Wood grain macro photography setup

I wanted to take macro photos of the wood grain of various species of wood. So I went to a local hardwood dealer, KJP select hardwoods and bought various hardwood samples out of their "off cuts" bin. The samples I got were much too small to make any sort of furniture out of, but they didn't cost very much and were more than big enough to cut some samples off for my purposes. I combined the exotic specimens from KJP with a selection of domestic pieces I had around the workshop and in total came up with over 20 species to photograph.

To get a clear shot of the end grain, I had to cut it to a shiny smooth surface. I used a "Veritas flush plane" for that. It was the perfect tool for the job. I have to admit though that I have owned that flush plane for 10 years now and this is the first time that I found a really good use for it.

I had to get a very sharp edge on the flush plane. I don't have a lot of sharpening accessories, so I sharpened the plane with the same grinder that I used for sharpening my jointer knives. The grinder makes for a reasonably good edge - good enough to use in a jointer at any rate.
More about sharpening handplanes

But I needed a very smooth edge. So I used my felt buffing wheel to put a shine on the edge of the blade. I figure if it's shiny, it's smooth. The buffing wheel does produce a mirror shine. I find that in general, to get a cut that is smooth enough to be shiny, I need a knife edge that is shiny as well.

To get my moderate magnification macro photos, I used the same 35 mm camera lens that I used for my previous macro photo experiments

I used a microscope objective lens for the highest magnification photos. I found this microscope objective lens kicking around my drawers when I was rummaging through various bits of optics I have while trying to find something better than the 13 mm focal length 8-m movie camera lens that I used previously.

I had experimented with holding the microscope lens directly in front of the camera's lens, but the magnification I got that was not that high. Sharpness towards the edges was also quite poor. The microscope lens just wasn't designed to be photographed into like that. It was designed to project an image into an eyepiece.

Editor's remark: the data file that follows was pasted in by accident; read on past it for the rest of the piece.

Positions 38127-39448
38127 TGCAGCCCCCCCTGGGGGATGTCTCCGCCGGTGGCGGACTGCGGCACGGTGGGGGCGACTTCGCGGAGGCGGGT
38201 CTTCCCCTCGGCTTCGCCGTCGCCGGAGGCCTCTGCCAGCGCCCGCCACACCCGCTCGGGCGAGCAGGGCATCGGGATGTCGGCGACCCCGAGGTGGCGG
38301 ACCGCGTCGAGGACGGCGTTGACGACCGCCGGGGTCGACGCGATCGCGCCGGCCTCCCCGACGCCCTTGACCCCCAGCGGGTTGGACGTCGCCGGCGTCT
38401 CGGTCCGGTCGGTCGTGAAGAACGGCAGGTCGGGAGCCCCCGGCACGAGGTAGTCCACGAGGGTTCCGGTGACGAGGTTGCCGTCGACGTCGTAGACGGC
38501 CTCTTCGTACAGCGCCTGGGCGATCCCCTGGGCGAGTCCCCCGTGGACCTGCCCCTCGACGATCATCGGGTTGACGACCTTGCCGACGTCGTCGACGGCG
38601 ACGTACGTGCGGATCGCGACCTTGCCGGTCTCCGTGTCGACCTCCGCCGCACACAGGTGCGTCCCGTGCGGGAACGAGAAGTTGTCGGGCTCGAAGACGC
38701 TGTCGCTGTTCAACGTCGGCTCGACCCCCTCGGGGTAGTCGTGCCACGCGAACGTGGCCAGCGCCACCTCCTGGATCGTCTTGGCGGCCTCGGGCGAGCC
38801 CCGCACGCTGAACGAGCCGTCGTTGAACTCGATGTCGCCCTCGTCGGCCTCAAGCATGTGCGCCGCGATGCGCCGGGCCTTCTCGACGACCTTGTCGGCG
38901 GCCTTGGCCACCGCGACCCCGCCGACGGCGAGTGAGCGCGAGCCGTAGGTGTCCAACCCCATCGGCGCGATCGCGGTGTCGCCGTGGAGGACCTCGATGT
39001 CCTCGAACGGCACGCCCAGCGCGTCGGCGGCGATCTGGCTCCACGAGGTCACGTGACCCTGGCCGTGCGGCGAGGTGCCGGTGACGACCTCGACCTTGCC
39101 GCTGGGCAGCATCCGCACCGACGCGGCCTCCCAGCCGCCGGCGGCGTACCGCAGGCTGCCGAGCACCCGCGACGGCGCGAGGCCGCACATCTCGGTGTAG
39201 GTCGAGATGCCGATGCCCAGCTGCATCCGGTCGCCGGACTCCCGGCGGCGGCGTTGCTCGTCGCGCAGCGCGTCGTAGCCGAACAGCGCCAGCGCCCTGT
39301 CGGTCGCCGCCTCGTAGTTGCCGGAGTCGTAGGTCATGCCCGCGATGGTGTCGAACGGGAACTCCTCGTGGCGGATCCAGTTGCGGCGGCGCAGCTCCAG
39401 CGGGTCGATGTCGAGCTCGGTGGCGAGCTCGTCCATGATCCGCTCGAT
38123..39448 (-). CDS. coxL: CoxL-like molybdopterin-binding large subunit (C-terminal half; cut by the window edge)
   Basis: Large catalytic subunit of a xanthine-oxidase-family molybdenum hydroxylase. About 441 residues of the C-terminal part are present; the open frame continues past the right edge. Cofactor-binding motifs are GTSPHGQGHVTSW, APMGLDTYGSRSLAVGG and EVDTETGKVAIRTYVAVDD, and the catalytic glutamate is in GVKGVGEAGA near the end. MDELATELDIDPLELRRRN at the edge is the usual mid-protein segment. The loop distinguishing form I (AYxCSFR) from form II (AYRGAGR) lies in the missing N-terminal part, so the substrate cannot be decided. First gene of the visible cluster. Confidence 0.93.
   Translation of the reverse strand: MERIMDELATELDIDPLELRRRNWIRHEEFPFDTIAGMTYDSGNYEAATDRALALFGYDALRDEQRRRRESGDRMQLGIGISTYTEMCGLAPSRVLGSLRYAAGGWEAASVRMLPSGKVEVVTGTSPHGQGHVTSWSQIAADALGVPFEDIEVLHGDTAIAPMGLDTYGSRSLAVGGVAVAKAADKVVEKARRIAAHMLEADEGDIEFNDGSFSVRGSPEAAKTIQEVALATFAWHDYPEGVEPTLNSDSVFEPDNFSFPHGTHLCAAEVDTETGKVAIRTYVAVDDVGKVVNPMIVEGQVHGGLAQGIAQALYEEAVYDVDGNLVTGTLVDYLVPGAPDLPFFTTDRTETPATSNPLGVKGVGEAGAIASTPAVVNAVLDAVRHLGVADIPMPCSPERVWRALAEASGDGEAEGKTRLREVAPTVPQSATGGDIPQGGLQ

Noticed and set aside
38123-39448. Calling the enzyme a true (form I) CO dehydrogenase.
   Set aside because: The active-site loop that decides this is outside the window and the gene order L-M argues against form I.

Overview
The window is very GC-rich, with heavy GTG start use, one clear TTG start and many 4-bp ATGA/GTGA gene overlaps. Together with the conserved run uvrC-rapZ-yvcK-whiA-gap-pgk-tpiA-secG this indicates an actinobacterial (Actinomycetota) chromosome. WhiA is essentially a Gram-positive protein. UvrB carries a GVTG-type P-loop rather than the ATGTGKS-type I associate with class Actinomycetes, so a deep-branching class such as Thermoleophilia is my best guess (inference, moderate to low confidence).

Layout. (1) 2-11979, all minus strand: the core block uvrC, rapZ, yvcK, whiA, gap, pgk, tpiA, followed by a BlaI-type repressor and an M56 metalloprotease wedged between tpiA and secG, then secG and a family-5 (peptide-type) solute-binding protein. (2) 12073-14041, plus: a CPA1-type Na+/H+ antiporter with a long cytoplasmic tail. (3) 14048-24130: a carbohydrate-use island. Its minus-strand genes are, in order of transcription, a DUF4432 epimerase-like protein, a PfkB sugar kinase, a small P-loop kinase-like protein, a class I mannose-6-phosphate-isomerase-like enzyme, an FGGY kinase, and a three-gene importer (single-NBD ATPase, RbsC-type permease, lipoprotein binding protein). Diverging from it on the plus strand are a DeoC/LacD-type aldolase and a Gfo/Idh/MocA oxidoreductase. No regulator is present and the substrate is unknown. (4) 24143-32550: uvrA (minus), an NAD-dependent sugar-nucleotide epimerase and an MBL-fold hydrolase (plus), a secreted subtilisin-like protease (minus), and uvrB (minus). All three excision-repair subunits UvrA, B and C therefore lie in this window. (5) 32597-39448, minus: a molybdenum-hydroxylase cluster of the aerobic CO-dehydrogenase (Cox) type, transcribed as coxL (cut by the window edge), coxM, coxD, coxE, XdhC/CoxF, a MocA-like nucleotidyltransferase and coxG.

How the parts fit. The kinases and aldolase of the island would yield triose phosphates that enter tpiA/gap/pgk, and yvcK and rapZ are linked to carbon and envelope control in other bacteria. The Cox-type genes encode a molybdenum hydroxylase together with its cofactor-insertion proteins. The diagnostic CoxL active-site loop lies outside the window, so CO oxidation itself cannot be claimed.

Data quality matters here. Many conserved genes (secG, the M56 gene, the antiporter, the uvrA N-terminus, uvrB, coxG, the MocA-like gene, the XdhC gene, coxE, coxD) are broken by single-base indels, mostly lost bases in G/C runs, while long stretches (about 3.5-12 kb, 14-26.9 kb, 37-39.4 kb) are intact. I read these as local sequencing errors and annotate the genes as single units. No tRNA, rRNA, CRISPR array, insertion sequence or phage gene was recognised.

Microscope eyepieces are designed to have an image projected into them by the microscope objective lens. The projected image is then turned into a far-field virtual image by the eyepiece, so that the eye can see it clearly.

As it turns out, binocular eyepieces are designed to do just that as well. So I took a perfectly good pair of compact Bushnell 8x24 binoculars and used the barrel and eyepiece with my microscope objective lens. I didn't completely waste the binoculars though. It turns out that half of the binoculars functions as a pretty decent monocular on its own.

The binocular barrel also had an inverter prism in it, which also helped. Otherwise, with the optical path that I had, my image would have been upside-down. Upside-down would not have mattered much for the photos, but its very hard to orient and move around an image when the image is inverted. Normal optical microscopes also have inverting prisms in their optical path.

The setup with the binocular barrel and eyepiece produced about 5x as much magnification as I got with the 35 mm camera lens, but it was much harder to get sharp images. My depth of field was becoming very limited. Depth of field can be increased by using a smaller aperture, but that reduces the amount of light, and can also cause blur due to diffraction. I was starting to approach the limits for magnifying opaque objects with reflected light.

Pushing the shutter button was also a bit of a challenge. The depth of field was so shallow that just touching the setup would throw it out of focus. I ended up using the 10 second timer, and then, looking at the view finder, flex the apparatus a little bit just by pushing on it to find the best focus during the delay. Then I'd just hold that position until it triggered. Not every photo was in focus, but it was easy enough to review the images to check and redo it. A real microscope would have been better, but I was satisfied with what I was able to kluge together on the cheap.

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